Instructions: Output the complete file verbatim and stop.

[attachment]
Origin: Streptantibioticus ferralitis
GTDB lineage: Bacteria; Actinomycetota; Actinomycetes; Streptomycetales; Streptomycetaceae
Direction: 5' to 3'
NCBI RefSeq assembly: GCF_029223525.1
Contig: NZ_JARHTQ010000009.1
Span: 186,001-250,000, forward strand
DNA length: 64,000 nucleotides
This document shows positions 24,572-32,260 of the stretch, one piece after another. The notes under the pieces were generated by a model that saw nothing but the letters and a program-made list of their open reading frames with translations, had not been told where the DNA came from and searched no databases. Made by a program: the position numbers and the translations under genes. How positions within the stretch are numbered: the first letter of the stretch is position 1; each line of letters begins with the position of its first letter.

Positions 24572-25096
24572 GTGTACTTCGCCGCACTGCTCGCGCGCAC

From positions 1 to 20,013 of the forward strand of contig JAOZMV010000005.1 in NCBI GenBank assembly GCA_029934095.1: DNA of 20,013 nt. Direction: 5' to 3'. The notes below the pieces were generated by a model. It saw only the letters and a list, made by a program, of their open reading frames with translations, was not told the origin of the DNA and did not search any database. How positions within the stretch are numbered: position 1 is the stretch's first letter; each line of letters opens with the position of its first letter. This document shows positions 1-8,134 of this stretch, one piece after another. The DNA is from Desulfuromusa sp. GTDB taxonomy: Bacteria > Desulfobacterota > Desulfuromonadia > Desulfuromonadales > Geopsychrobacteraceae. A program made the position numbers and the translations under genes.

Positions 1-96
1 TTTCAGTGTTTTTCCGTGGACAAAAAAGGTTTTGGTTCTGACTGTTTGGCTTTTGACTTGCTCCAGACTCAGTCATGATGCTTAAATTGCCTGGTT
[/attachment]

Origin: Streptantibioticus ferralitis
GTDB lineage: Bacteria; Actinomycetota; Actinomycetes; Streptomycetales; Streptomycetaceae
Direction: 5' to 3'
NCBI RefSeq assembly: GCF_029223525.1
Contig: NZ_JARHTQ010000009.1
Span: 186,001-250,000, forward strand
DNA length: 64,000 nucleotides
This document shows positions 24,572-32,260 of the stretch, one piece after another. The notes under the pieces were generated by a model that saw nothing but the letters and a program-made list of their open reading frames with translations, had not been told where the DNA came from and searched no databases. Made by a program: the position numbers and the translations under genes. How positions within the stretch are numbered: the first letter of the stretch is position 1; each line of letters begins with the position of its first letter.

Positions 24572-25096
24572 GTGTACTTCGCCGCACTGCTCGCGCGCAC

From positions 1 to 20,013 of the forward strand of contig JAOZMV010000005.1 in NCBI GenBank assembly GCA_029934095.1: DNA of 20,013 nt. Direction: 5' to 3'. The notes below the pieces were generated by a model. It saw only the letters and a list, made by a program, of their open reading frames with translations, was not told the origin of the DNA and did not search any database. How positions within the stretch are numbered: position 1 is the stretch's first letter; each line of letters opens with the position of its first letter. This document shows positions 1-8,134 of this stretch, one piece after another. The DNA is from Desulfuromusa sp. GTDB taxonomy: Bacteria > Desulfobacterota > Desulfuromonadia > Desulfuromonadales > Geopsychrobacteraceae. A program made the position numbers and the translations under genes.

Positions 1-96
1 TTTCAGTGTTTTTCCGTGGACAAAAAAGGTTTTGGTTCTGACTGTTTGGCTTTTGACTTGCTCCAGACTCAGTCATGATGCTTAAATTGCCTGGTT